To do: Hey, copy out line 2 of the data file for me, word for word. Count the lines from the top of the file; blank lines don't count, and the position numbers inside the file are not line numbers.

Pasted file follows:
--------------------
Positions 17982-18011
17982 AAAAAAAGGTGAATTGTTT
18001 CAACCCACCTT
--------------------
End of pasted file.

17982 AAAAAAAGGTGAATTGTTT